If you’ve seen videos of a word clock in action, you know that it displays the time in a non-traditional manner by lighting up a series of words instead of a dial or numbers. Though this method would likely take some time to get used to, it’s a really unique way of picturing things, and the results of these builds usually look quite nice on a wall.
Recent Harvard computer science grad Harnek Gulati had other ideas for his word clock however. Instead, he made one that was small enough to be worn as a wristwatch. That’s right, his word clock, or rather clocks, measure just 36mm×43mm×7.7mm in the final iteration (shrunk down from the original clock’s 36mm×48mm×14mm).
Gulati’s build started out as an attempt to make an awesome birthday gift for his roomate, as well as get more experience making things. This was his first embedded programming project, but he was helped along by the excellent instructors at his university. He gives them a huge amount of credit for the project, as he needed to learn quite a bit about CAD and embedded circuits, and wouldn’t have been able to do it without them.
Unfortunately, the first watch—version Andrew—was never really worn that much, as it suffered from a short battery life, was too thick to be practical at 14mm, and was a bit fragile. Although the timepiece was certainly appreciated, Gulati eventually realized that his watch could be much better, and decided to try his hand at another one.
The first version wasn’t a complete waste though, as it allowed Gulati to pick up a plethora of maker skills, including manipulating text for the display in CAD (Solidworks) and working with EAGLE to lay out the watch’s PCB. Additionally, he got experience with a laser cutter and 3D printer. Also, since the watch was made as a class project, he was able to get course credit (he got an A).
With the skills he’d picked up building the first version, along with additional experience with a CNC cutting process to improve the watch base, he was able to shrink the watch down to 7.7mm thick. He also improved the battery life with a change in the code and wiring. The second watch is also water resistant, more durable, and has a cleaner design. Two copies of this design—known as version Molly—were made, one for Gulati himself, and another version for Molly, his other roommate.
This second version also has the ability to be set up to display time in Spanish, and can even display the time in a digital fashion, using the letters as dots to form the numbers. This is, as described, “a pretty minimalist interface,” without markings for AM/PM, but you can probably figure that out yourself!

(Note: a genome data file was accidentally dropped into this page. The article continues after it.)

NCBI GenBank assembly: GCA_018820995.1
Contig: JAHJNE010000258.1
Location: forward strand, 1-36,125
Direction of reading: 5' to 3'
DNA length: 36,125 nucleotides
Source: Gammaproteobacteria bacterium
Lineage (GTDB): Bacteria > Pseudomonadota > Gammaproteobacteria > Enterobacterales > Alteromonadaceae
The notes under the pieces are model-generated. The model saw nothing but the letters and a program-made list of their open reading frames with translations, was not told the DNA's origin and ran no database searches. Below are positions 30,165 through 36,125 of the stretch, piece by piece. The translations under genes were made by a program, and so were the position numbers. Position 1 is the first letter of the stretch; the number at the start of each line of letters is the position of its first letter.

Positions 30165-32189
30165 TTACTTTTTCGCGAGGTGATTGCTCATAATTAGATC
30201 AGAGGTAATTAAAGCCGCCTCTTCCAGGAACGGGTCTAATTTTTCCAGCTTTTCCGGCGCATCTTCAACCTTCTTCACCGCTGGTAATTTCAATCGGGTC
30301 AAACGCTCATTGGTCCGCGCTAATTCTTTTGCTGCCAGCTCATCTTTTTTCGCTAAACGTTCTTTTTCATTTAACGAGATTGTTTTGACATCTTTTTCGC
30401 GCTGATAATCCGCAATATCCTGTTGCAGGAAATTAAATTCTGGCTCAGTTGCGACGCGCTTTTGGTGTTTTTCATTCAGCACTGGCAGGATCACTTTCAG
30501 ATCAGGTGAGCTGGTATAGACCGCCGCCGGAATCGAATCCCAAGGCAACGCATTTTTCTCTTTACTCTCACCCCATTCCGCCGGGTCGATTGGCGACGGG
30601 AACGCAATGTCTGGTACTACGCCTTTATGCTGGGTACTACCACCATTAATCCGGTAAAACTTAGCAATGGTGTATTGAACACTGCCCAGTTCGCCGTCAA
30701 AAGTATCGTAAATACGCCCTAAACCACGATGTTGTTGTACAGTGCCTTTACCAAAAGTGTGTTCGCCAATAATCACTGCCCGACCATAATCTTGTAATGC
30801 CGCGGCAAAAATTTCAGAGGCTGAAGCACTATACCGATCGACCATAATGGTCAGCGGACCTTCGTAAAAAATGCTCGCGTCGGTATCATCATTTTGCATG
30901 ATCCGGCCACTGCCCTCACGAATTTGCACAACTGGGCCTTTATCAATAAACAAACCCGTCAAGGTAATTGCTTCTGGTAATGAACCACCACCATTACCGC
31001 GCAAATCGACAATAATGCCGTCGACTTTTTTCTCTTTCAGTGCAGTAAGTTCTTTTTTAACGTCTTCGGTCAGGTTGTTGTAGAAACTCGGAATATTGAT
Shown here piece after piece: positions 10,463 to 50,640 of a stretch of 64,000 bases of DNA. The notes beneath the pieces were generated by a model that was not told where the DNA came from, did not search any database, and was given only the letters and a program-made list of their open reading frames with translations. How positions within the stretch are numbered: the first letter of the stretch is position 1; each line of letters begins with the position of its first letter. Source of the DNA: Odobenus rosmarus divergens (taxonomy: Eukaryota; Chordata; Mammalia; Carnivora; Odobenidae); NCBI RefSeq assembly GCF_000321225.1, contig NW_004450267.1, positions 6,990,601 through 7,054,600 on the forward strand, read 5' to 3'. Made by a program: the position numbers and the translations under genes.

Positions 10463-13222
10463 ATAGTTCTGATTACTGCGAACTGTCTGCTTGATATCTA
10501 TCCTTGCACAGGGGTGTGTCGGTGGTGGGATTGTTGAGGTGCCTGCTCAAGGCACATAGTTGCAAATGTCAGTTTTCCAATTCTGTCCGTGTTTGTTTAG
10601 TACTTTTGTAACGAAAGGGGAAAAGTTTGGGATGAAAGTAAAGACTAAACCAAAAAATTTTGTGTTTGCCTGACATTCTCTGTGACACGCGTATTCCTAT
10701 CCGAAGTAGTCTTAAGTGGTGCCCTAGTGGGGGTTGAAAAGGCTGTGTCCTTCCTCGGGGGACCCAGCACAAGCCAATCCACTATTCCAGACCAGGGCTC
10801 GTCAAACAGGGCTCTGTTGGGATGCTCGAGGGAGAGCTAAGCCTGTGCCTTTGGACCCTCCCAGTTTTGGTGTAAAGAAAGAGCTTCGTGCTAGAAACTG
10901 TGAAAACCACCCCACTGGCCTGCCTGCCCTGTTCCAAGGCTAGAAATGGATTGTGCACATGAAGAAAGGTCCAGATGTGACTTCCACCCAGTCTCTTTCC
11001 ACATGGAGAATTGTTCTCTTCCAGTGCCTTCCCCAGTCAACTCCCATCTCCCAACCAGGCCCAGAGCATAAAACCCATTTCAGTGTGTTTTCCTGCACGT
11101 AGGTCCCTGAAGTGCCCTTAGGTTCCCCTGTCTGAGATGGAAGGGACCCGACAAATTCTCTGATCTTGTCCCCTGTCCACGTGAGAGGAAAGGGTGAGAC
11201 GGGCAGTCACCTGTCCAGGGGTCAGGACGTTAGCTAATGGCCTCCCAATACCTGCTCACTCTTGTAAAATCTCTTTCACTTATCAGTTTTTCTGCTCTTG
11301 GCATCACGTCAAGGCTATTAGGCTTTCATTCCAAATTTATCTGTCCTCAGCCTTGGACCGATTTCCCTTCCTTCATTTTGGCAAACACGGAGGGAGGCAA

Given the two revisions of this watch, Gulati certainly had his challenges and learning experiences along the way. When asked about what the hardest part was, he notes that:
The hardest part about Andrew’s build was definitely working with how different woods conform to different levels of humidity and wear. Oak, for example, has a high hardness and doesn’t really take to AC glue super well. Oak also tends to morph more with varying levels of humidity. Walnut ended up being perfect for everything I wanted to do.
Sometimes we tend to think in terms of X, Y, Z, but noting how your materials will react under certain circumstances is certainly a good skill to pick up.
Gulati also notes that he made 6 watches in total, only 3 of which were completed with no errors. So if you’re going to make something incredible yourself, don’t be surprised if you end up failing a few times along the way!
So if you’d like to build your own, you can just go through his process: design everything on CAD, make your own PCB, and cut things out with a laser and CNC router. On the other hand, if you simply want one of these watches to have or give away, they’re also available on Kickstarter (with an advertised 2 year battery life and the options of buying it in English, Spanish, or German). With 12 days to go as of this writing, this campaign is over 3x funded, so it appears that Gulati will be quite busy making more of these in the near future!